Apology in the works for descendants of Canada’s only all-Black battalion: minister

The No. 2 Construction Battalion served during the First World War. File/Global News

Canada’s defence minister has paid tribute Sunday to Canada’s only all-Black unit to serve during the First World War.

Harjit Sajjan has told a virtual event that the 600 members of the No. 2 Construction Battalion and their descendants are owed an apology for the racism and discrimination they faced despite their willingness to serve their country.

Read more: AGO exhibit honours black Canadian soldiers who fought in First World War

Sajjan says plans are in the works for a formal apology from the federal government, which will highlight the fact that hundreds of Black men in Canada were turned away when they volunteered to fight overseas in 1914.

After two years of protests, the Canadian military was given approval in 1916 to establish a segregated, non-combat battalion that would be tasked with building roads, railways and forestry operations as part of the Canadian Expeditionary Force.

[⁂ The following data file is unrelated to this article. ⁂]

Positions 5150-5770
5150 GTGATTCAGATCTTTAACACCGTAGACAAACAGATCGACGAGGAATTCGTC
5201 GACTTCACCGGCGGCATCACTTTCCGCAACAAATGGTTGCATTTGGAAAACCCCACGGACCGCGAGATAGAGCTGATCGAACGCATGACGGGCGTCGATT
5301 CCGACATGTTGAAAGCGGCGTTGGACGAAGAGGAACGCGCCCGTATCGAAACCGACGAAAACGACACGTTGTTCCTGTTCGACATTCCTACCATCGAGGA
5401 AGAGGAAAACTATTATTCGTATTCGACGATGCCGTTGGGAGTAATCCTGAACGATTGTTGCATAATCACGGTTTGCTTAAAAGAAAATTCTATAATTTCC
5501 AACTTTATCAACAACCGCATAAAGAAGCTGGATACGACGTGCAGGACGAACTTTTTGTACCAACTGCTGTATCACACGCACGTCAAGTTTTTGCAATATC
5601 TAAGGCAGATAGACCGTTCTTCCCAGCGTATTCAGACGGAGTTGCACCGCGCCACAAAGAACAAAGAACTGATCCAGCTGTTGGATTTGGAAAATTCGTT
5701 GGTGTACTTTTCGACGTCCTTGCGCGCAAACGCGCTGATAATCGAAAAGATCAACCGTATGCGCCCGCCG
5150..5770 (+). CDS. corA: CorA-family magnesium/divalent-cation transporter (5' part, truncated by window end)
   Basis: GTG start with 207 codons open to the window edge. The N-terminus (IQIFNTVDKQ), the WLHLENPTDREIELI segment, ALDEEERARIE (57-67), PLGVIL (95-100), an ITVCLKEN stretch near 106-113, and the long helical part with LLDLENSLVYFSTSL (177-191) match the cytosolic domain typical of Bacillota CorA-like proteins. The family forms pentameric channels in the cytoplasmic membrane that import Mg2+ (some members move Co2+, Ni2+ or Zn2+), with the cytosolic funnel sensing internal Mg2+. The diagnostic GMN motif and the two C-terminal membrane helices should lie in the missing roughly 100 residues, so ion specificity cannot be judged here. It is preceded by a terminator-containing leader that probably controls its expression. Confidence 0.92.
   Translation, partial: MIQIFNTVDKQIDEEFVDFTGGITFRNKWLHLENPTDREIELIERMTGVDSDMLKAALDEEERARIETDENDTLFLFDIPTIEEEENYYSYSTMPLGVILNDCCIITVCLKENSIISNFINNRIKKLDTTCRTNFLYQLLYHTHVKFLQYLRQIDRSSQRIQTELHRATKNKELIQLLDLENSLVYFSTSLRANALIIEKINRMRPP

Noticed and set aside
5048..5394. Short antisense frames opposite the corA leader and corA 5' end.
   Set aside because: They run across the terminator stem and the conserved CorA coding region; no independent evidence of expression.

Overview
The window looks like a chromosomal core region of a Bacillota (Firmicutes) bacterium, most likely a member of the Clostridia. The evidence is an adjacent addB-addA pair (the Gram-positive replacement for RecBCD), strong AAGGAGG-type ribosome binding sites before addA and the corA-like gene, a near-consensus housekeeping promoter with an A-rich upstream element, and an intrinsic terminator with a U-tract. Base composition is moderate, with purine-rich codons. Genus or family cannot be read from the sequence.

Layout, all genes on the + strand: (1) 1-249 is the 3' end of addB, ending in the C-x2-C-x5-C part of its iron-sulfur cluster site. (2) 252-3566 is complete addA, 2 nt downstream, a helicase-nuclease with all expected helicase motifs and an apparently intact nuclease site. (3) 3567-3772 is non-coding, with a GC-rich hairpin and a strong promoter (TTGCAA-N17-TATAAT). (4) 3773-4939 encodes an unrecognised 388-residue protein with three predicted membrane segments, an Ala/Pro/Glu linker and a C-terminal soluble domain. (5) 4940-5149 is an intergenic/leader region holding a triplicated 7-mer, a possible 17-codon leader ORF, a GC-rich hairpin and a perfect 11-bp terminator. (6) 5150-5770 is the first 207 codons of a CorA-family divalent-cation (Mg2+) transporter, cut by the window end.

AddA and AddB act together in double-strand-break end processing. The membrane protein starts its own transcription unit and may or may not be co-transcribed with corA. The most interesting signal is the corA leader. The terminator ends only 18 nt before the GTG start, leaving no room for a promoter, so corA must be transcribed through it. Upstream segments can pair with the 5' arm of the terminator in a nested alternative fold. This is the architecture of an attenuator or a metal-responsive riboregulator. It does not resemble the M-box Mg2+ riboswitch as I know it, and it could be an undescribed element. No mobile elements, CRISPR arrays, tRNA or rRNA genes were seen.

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Sajjan says members of the battalion continued to face hatred and racism while serving in the United Kingdom and in France, and he says their service received no recognition when they returned home.

The defence minister says Canada continues to struggle with systemic racism, but he insisted that the best way to deal with it is to recognize the failures of the past.

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